THE DAYS OF THE WEEK

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The names of the days of the week in many languages are derived from the names of the classical planets in Hellenistic astrology, which were in turn named after contemporary deities, a system introduced in the Roman Empire during Late Antiquity.

In some other languages, the days are named after corresponding deities of the regional culture, either beginning with Sunday or with Monday.

In the international standard, Monday is now treated as the first day of the week.

Although this is the international standard, several countries, including the United States and Canada, consider Sunday as the start of the week.
SUNDAY:
The first day of the week in English is Sunday. Since ancient times it has been designated the "day of rest". The name of Sunday has something to do with ancient religions. The ancient Greeks knew that the sun was the source of life on the planet and they gave it prime importance in their thinking. When the Romans later adopted the seven day week they emphasize their respect for the sun by naming the first day of the week for it..."dies solis"..."day of the sun". The actual word "Sunday" is derived from the German word "Sonntag" (and they likely got it from the Scandinavians). Some tribes of these Germanic peoples invaded England in the 500's or so. They were known as the Angles and the Saxons. The old English work was "sunnandaeg" and it changed over time to become our current, "Sunday". There are several holidays that are traditionally held on Sunday. Mother's Day (second Sunday in May) and Father's Day (third Sunday in June) began to be celebrated rather recently, 1914 and 1924 respectively. Easter is an ancient holiday that was officially designated by the Church in the year 325. Its position on the calendar has confused lay people (laïques) for centuries. The date is calculated by taking the first Sunday after the first full moon on or after the 21st of March.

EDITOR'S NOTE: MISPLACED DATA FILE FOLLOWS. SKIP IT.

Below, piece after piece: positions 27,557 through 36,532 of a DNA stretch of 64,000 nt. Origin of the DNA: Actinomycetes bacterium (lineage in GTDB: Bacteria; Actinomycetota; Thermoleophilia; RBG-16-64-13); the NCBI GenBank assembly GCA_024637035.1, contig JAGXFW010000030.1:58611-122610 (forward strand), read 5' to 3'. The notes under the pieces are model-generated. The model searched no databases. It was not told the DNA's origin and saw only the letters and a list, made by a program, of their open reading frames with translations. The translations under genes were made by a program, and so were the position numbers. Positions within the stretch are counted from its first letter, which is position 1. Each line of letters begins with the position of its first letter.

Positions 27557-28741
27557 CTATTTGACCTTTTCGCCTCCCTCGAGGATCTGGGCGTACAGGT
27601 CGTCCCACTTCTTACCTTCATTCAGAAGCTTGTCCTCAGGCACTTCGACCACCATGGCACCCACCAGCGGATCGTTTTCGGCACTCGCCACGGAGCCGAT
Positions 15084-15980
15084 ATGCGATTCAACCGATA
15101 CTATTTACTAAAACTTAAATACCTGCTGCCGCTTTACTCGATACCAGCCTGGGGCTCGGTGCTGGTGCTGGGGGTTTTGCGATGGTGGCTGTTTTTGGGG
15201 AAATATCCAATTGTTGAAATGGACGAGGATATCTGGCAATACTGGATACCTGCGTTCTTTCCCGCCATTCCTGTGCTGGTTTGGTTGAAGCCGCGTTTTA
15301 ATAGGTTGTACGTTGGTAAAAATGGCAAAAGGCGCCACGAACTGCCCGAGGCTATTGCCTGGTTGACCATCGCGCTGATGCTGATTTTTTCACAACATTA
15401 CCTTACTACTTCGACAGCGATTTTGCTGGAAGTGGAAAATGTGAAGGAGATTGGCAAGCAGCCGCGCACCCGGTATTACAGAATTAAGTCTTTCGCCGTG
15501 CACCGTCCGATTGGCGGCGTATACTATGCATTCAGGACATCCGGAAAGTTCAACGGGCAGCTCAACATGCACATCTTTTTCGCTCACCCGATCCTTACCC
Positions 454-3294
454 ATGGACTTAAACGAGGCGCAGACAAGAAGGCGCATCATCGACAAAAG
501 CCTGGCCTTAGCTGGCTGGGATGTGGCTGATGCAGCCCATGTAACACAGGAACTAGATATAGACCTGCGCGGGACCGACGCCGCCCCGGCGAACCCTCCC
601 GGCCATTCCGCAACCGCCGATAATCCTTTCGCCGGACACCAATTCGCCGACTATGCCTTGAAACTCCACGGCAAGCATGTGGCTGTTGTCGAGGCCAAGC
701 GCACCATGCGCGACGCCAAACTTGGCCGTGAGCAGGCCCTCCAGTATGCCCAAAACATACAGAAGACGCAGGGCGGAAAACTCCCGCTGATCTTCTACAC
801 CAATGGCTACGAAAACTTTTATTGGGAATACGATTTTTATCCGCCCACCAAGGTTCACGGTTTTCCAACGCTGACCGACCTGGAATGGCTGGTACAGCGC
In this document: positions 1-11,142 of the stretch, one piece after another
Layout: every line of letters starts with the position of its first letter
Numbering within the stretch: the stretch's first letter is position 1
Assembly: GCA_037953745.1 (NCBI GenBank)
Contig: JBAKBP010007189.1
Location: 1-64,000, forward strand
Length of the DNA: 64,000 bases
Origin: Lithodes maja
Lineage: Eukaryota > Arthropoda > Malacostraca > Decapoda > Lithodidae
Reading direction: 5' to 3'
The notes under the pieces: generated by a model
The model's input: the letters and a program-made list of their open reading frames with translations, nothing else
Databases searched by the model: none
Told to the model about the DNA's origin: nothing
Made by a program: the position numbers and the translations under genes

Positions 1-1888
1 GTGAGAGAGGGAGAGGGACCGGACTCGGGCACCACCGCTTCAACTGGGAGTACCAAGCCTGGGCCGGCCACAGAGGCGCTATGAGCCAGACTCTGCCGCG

MONDAY: